Since its start in 2013 the NeuroDelta consortium has been dedicated to finding inventive solutions for problems encountered by its neuroscientific, Biomedical and clinical members. Many aspects have been discussed and evaluated for their applicability at bench- or bed-site.
Ultra low power electrical neurostimulation
One of the key examples is the high-frequency stimulation application pioneered by Dr.Ir. Marijn van Dongen and Prof.Dr.Ir. Wouter Serdijn, which allows effective neural stimulation but uses only a fraction of the energy budget. This beautiful piece of bioelectronical engineering has been validated using in vitro electrophysiological recordings by Dr. Freek Hoebeek. Following further validation in vivo we hope to implement this approach in the clinical setting, where the reduced energy consumption could improve battery life of the stimulation devices worn by, for instance, neurological patients. Details of this technique have been published in here.
Closed-loop epileptic seizure detection and brain stimulation
In the lab of Freek Hoebeek PhD-students Oscar Eelkman Rooda and Lieke Kros have developed a successful way of stopping epileptic seizures by electrical and/or optogenetic stimulation. In collaboration with Dr.Ir. Marijn van Dongen en Prof.Dr.Ir. Serdijn a novel real-time algorithm was designed that with a >90% specificity and sensitivity detected generalized epileptic seizures within 0.5 sec. Upon completion we connected this detection system to the optogenetic stimulation and found that indeed this system could now identify seizures and active the neural stimulation autonomously. Details of the closed-loop detection system can be found in here and for details of the anti-epileptic effects of deep brain stimulation please refer to in our recent review paper or this experimental paper.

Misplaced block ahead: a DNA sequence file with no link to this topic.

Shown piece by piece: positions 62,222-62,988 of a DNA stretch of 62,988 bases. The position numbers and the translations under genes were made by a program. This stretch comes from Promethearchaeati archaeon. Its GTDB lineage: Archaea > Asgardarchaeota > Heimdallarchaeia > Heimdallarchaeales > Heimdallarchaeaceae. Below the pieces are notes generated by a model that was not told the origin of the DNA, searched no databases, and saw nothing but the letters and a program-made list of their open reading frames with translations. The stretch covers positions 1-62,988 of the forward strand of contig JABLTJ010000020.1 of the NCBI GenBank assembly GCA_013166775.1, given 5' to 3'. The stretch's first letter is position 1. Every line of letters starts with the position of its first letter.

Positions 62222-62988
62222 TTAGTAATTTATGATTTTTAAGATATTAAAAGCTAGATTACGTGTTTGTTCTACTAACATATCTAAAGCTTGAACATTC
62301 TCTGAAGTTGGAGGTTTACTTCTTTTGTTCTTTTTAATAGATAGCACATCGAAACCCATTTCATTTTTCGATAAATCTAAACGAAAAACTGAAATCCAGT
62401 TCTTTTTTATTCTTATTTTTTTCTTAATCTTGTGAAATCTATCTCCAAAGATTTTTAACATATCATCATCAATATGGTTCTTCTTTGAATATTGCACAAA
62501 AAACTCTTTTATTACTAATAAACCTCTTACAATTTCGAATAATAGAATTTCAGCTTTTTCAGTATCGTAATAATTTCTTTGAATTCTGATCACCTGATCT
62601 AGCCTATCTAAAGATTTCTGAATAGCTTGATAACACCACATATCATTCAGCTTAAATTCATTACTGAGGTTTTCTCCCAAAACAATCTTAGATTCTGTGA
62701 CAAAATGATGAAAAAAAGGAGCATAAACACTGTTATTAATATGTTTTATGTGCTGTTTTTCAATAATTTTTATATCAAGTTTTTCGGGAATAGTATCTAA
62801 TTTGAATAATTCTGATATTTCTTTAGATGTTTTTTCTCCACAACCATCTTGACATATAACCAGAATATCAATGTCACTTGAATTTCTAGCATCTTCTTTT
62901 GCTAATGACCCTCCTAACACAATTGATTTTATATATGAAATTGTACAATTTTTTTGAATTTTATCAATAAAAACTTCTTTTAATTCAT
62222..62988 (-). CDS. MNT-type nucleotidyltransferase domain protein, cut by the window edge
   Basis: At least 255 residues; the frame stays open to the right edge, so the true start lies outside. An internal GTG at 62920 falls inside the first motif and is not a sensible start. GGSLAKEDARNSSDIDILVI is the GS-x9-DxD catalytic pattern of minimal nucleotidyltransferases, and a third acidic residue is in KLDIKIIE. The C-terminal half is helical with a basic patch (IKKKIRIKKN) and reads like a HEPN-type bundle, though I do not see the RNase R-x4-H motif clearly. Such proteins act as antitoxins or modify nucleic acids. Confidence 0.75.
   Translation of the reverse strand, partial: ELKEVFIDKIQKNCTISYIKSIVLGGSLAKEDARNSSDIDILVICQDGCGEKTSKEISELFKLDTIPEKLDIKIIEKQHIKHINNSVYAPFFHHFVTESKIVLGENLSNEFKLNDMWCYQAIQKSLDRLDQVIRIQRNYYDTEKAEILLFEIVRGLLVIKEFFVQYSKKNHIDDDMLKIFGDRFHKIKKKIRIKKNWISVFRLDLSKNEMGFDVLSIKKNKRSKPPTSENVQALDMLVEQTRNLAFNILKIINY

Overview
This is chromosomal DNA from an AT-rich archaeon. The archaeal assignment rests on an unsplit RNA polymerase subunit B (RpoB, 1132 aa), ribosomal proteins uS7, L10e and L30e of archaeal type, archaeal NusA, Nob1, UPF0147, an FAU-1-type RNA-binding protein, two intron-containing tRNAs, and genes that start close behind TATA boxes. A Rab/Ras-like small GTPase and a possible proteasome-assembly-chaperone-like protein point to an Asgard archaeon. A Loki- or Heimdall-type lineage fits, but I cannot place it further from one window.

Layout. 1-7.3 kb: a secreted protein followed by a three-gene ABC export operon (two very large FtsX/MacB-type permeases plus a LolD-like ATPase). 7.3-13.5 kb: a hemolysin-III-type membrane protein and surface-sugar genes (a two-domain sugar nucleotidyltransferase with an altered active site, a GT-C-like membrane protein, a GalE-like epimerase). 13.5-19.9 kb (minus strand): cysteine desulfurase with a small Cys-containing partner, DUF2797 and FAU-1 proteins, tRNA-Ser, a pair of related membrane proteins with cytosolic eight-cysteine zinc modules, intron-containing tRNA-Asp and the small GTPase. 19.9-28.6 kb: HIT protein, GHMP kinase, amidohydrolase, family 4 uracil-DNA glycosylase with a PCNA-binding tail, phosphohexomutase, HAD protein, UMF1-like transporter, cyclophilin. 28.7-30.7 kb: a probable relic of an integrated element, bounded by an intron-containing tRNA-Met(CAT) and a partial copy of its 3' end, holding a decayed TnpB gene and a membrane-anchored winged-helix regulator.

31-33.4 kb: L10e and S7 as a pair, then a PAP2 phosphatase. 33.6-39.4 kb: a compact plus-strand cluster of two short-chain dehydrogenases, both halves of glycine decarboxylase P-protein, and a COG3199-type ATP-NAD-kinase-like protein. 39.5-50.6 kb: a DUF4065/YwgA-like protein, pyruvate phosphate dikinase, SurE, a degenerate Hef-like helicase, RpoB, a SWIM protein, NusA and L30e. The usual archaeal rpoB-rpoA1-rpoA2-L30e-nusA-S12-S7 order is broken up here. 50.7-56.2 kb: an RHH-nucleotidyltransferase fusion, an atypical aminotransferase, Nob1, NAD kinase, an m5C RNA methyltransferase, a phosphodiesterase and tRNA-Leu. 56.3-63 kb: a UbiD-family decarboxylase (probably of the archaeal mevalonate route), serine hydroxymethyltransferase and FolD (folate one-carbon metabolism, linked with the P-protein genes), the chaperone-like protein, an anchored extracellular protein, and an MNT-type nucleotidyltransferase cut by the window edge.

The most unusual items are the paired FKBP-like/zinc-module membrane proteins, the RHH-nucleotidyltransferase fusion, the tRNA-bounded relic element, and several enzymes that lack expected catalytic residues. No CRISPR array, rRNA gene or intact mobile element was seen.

In close collaboration with NeuroDelta fellows Dr. Else Tolner and Prof. Arn van den Maagdenberg the Hoebeek lab is now optimizing non-responsive neurostimulation paradigms. The ultimate goal is to stop epileptic seizures from occurring without inducing adversive side-effects.
Visualizing axon bundles in very-preterm born children
Unlike most large axonal bundles in the human brain the connections to and from the small brain (cerebellum) have only recently been reliably visualized in human using diffusion MRI techniques. By optimizing the scanning sequences MSc. Kay Pieterman and Dr. Jeroen Dudink in collaboration with Prof. Serena Counsell (King's college London), Prof. Manon Benders (UMC Utrecht) and Dr. Freek Hoebeek were able to visualize the cerebello-thalamo-cortical and the cortico-pontine-cerebellar tracts in pre-term born children. These tracts show a steady increase in integrity over the last trimester of the gestational period, as can be seen in our recent feasibility study.